As co-founder of food importer Gallucci & Gilmour, Malcolm Gilmour has plenty to say about this lesser-known region of south Italy. Here he offers an insight into the vast culinary history of Basilicata…
In the Italian film Basilicata Coast to Coast, which recounts the story of four errant musicians making their way by foot from one corner of Basilicata to the other, the character Nicola Palmieri has this to say: “La Basilicata esiste, è un po’ come il concetto di Dio, ci credi o non ci credi”. It means “Basilicata exists, a bit like God – you either believe or you don’t”. It’s only partly a joke, because even to Italians the region of Basilicata – boxed in between Calabria, Campania and Puglia – has something unknown and isolated about it.
Carlo Levi, the poet and author from Turin, was exiled here by Mussolini, as if it was a land so cut off from the rest of Italy it might as well have been a foreign country. Levi developed such an affection for the region and its people he wrote a book about it. Even the title of that book, Christ Stopped at Eboli, is a recognition of Basilicata’s otherness, the sense that it has been left to its own devices – Eboli is the last town of Campania before you reach Basilicata. Indeed, when I tell people that Claudio, the other half of Gallucci & Gilmour (no prizes for guessing he’s the Italian one), is based in Basilicata and a lot of the products that we import also come from there, the first reaction is usually, “Sorry, but where is Basilicata again?”.
A VERDANT AND FERTILE LAND
The irony to this nagging disbelief or ignorance of Basilicata’s physical existence is that there is no region in Italy that is more rooted in its land. Certainly, there is none that is more tied to its traditions and where respect is so deep-rooted for the food it produces. Coming from Naples airport, the main entry into the region when heading south is to turn east away from the well-travelled route to the Amalfi coast. This leads you – first gradually and then more rapidly – into the rolling hills and farmland
It’s hard not to be impressed by the beauty of the environment; the hills really do seem to open up to the heavens and the lack of human presence is overwhelming. This is a region still known for its rural poverty, and there are signs of this in the deserted villages that seem to be sliding off sheer hills. What also hits you approaching from the west is how thrillingly verdant Basilicata is – this doesn’t seem like the Italian south of parched, sparse vegetation. There are trees, lakes and green everywhere – this combination of the southern sun moderated by the clean mountainous air is part of the secret to Basilicata’s outstanding, but still largely unknown, heritage of food and wine. If you were to put together an ideal environment for producing food and wine, it would look a bit like Basilicata.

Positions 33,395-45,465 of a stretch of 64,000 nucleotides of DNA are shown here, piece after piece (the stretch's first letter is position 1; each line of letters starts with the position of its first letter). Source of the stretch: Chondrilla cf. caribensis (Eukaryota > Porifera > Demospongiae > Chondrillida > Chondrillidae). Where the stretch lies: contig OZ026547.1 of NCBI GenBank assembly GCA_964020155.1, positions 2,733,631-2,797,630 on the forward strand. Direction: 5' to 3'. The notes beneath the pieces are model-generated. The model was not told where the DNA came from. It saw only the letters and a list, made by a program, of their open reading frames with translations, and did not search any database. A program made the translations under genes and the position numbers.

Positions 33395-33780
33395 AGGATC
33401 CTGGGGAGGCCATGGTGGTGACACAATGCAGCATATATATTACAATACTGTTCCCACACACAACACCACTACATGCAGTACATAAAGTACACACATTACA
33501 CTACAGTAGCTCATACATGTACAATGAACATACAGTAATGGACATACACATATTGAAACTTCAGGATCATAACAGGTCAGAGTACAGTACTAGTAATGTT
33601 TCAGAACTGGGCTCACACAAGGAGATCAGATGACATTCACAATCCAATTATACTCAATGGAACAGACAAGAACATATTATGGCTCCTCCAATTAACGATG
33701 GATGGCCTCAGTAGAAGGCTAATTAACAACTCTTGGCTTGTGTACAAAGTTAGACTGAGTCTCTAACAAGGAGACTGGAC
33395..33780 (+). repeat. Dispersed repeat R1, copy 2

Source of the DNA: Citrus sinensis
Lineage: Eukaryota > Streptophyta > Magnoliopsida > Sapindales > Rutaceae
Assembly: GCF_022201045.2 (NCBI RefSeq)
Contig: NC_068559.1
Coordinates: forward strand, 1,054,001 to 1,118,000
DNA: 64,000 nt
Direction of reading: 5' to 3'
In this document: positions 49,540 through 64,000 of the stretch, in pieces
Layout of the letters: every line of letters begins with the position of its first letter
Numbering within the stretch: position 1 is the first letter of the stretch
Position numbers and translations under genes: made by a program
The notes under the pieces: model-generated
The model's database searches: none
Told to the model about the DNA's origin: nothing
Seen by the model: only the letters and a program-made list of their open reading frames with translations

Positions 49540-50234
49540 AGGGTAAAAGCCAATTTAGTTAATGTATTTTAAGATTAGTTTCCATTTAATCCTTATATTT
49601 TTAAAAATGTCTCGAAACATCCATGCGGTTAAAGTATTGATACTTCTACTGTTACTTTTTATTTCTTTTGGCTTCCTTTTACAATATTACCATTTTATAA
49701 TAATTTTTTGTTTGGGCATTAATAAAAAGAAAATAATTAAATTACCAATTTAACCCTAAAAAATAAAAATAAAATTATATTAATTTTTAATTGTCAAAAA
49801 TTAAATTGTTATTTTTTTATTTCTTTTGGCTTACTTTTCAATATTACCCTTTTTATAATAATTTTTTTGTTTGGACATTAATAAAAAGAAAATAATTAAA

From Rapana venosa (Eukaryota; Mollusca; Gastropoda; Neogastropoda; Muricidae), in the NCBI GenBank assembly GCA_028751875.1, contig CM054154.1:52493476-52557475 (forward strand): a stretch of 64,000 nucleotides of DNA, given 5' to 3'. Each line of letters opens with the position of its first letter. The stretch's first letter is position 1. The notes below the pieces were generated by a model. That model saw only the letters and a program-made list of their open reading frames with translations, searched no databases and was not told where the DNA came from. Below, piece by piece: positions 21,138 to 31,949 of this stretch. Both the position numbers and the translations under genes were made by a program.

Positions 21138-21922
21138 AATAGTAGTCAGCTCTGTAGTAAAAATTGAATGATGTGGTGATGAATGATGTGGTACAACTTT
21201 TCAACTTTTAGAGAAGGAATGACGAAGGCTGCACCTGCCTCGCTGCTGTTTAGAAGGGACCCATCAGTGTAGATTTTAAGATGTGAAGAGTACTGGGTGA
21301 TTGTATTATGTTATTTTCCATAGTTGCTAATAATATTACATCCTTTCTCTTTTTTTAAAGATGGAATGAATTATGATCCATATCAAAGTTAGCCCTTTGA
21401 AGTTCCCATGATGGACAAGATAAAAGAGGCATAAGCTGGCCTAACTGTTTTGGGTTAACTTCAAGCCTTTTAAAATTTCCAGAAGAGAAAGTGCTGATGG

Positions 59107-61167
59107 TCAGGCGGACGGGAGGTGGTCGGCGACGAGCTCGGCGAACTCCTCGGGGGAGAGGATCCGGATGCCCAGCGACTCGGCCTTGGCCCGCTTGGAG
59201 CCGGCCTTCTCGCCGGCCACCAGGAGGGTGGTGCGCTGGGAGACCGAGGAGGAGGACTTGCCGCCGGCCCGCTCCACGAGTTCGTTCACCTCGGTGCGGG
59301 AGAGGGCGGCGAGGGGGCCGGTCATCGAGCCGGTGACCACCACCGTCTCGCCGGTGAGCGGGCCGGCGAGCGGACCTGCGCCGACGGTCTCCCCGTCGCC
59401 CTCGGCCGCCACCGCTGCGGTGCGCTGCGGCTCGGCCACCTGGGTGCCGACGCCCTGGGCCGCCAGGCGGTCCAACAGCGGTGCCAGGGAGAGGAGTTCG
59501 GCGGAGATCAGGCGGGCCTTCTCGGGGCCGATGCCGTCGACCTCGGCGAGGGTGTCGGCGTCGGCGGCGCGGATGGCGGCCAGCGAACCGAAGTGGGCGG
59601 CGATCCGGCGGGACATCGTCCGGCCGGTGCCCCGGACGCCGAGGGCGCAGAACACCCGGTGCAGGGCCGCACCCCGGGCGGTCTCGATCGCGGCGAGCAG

There are echoes of Puglia’s influence in the region’s products and dishes with pasta forms such as orechiette and cavatelli or taralli (known in Basilicata as scaldatelli) easily moving over regional borders. And yet the more you delve deeper into Basilicata (and frankly the more you eat, especially in my case) the more it yields up a cuisine that is deeply distinctive. You can trace its roots back not only to its rich natural abundance but to its many settlers – the Greeks, Romans and Spanish, among others.
GOING ON TOUR
Let’s start our culinary tour in Senise, a stunning hilltop town just at the edge of the beautiful Pollino National Park. Senise is home to a type of dried pepper that can be found throughout Basilicata – peperone secco di Senise, or, to give it its dialect name, peperone cruschi, which means pepper with a crunch.
It was thought that this pepper first came to Basilicata from the Antilles via Spain. What is certain is that it found an ideal climate in Basilicata for its sweet taste and thin skin. It is the thin skin that allows the peppers to be harvested each August and dried gradually in the warming September sun. Among the alleyways of villages in Basilicata throughout September you will be greeted with tapestries of red peppers drying on balconies. Once dried, the peppers are fried in super-hot olive oil for a couple of seconds and set aside. They then become good and crunchy, hence the title.
If you can resist eating them straight away, there are innumerable dishes that use peperoni cruschi and the sweet, fragrant oil they are cooked in. Some of my favourites are pasta with breadcrumbs and broken-up peppers, baccalà (salted cod) marinated in the oil and the peppers, or just simply served up with a fried egg. You can also find it in a powdered form which is used to flavour meat, soups and even bread.
DISCOVERING CHEESE AND WINE